Mailinglist Archive: yast-devel (128 mails)

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Re: [yast-devel] redesign of repo module UI
  • From: Ricardo Cruz <rpmcruz@xxxxxxxxxxxxxxxxxxx>
  • Date: Tue, 23 Feb 2010 15:09:40 +0000
  • Message-id: <1266937780.3131.32.camel@xxxxxxxxxxxxxxx>

Bullseye! Katarina is absolutely on target. Traditional yast help
consists of texts like "Press the Apply button to perform the changes."
No kidding, such UI descriptions are absolutely unnecessary.

A big reason for why in the GTK plugin I chose to get rid of the side
help-bar (remember that?) and "hide" the help text into its own button
(which now all the UIs do) was the unhelpfulness of the help texts.

A help button that pops up the appropriate manual section however,
detailing the use cases and explaining some technical details about the
FTP server that opensuse ships with, and others is absolutely welcome.

Tooltips might be useful here and there too (like in the users tool to
say that only alphanumeric characters may be used for the user name),
but I would try not to over-do those and implement it another way when
possible (they're annoying because you feel you must press them in order
to avoid any mis-step).

Cheers,
Ricardo

Ter, 2010-02-23 às 15:05 +0100, Katarina Machalkova escreveu:
Concerning help:
Currently there is no explicit "help" concept in webYaST.
One reason is that usability studies

Which usability studies? [citation needed]

showed that users often find "Help" quite unhelpful

But that's not the fault of the users! Why should the users be punished for
the fact that hackers are unable to write proper help by being given no help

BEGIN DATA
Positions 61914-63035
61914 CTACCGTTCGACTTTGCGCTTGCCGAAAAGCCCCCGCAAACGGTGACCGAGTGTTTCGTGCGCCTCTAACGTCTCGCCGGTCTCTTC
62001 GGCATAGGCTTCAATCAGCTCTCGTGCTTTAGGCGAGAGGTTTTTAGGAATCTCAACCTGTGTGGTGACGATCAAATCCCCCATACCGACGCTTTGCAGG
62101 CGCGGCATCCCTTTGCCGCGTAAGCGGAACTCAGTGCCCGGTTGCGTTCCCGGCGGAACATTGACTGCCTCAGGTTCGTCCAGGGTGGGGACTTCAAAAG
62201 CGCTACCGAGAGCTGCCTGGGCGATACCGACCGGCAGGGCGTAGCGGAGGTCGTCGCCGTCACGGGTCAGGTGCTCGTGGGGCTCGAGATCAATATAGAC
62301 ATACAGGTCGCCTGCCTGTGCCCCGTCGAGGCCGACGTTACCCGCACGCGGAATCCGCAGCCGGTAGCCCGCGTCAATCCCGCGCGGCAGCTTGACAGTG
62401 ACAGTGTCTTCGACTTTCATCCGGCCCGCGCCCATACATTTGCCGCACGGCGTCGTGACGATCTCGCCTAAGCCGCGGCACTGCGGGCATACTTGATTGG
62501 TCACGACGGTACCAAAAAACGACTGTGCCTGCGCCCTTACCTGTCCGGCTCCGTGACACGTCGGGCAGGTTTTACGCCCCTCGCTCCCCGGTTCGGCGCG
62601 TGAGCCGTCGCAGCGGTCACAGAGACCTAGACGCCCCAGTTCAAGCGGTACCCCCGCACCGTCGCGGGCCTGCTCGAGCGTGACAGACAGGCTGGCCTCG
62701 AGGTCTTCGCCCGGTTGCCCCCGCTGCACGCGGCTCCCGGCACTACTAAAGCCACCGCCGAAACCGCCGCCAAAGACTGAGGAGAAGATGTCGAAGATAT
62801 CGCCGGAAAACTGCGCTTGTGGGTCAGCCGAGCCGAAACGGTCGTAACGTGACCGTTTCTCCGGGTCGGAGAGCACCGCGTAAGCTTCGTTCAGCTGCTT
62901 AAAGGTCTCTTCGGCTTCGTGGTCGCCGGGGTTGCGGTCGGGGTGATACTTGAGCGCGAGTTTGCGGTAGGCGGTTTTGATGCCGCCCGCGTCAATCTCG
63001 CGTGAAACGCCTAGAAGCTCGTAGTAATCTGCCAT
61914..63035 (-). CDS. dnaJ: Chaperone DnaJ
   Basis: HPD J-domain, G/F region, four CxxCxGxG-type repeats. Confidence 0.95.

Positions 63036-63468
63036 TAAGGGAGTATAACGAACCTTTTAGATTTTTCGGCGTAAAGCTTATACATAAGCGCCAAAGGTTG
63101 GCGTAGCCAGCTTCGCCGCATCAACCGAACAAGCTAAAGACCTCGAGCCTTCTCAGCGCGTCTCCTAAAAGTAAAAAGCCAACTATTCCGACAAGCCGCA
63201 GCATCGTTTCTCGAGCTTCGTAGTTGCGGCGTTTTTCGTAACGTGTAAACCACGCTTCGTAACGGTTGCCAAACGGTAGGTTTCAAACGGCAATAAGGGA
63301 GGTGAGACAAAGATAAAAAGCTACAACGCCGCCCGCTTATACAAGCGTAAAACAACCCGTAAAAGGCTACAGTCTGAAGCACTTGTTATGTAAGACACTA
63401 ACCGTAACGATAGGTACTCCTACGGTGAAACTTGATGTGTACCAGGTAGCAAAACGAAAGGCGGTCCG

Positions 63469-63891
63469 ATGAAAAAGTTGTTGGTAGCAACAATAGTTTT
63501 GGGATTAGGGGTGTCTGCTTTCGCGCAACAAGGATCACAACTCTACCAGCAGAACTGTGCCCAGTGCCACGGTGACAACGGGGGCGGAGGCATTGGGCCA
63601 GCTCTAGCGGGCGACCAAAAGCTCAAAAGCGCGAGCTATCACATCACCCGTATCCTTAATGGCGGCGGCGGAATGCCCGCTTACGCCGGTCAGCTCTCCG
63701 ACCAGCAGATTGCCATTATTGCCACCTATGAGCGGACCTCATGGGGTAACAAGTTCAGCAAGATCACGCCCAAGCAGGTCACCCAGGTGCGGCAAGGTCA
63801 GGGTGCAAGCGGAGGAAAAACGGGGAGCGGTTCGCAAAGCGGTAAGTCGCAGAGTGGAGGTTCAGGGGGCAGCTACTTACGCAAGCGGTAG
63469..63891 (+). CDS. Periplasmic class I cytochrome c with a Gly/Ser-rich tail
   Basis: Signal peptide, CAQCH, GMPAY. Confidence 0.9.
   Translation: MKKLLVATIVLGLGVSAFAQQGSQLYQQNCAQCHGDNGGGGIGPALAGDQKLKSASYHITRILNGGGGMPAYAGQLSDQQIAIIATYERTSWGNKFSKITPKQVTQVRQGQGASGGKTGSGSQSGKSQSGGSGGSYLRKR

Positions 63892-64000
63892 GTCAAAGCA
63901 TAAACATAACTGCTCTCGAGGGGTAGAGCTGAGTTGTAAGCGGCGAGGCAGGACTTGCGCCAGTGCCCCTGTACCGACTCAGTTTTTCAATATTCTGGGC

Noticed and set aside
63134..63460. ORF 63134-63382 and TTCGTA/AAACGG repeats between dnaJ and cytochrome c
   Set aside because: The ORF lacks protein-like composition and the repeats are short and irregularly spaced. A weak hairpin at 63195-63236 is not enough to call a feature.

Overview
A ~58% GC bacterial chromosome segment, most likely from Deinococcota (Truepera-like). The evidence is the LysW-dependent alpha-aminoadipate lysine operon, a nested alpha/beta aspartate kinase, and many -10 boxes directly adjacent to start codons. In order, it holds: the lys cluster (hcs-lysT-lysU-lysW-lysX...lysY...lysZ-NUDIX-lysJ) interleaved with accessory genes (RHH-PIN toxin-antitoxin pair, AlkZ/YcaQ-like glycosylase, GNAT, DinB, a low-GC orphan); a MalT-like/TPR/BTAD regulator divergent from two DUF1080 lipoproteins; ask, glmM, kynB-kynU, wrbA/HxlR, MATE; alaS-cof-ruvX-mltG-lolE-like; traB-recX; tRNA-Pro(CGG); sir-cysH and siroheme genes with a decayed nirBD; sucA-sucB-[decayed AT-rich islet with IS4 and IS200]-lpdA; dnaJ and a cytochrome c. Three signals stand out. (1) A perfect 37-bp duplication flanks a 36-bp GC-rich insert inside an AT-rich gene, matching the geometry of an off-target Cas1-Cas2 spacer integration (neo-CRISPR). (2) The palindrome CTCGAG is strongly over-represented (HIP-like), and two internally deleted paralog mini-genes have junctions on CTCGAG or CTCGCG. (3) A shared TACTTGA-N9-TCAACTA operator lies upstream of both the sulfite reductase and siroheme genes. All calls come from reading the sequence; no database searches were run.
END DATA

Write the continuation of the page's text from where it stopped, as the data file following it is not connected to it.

at all?

and the other reason is that it is our aim to
create an UI which is so simple and self-explanatory that "Help"
becomes superflous.

There is nothing wrong with the effort to create UI that is simple and self-
explanatory. But - there are concepts you can't do away with and yet you
can't
make them self-explanatory no matter how hard you try.

Taking the recent 'wontfix-ed' example - what if I don't know what a DNS
server is? Do I have to open a separate tab in browser and google for it?
Shouldn't the application/website I'm using provide me with all the
information I need instead?

If you want to give the user detailled information about a setting use
either prefilled input fields or a short explanatory text below the
settings label.

"detailed information" and "short explanatory text" contradict each other.
You either have detailed info and your text is no longer short, or the text
is
short and the info is not detailed anymore.

LiveJournal (a popular blogging site) uses '?' icons adjacent to the form
fields which are not self-explanatory. Our very own SLMS web frontend does
the
same (LJ icons link to FAQ which then open in separate window, SLMS shows the
explanation in icon tooltip).

Not only those two concepts show the help when the user wants to be helped,
but it looks somehow pretty as well.

But obviously, my concept of "pretty", "cool" and "helpful" is entirely
different from those of the rest of the (normal) world

sB.


--
Cheers,
Ricardo

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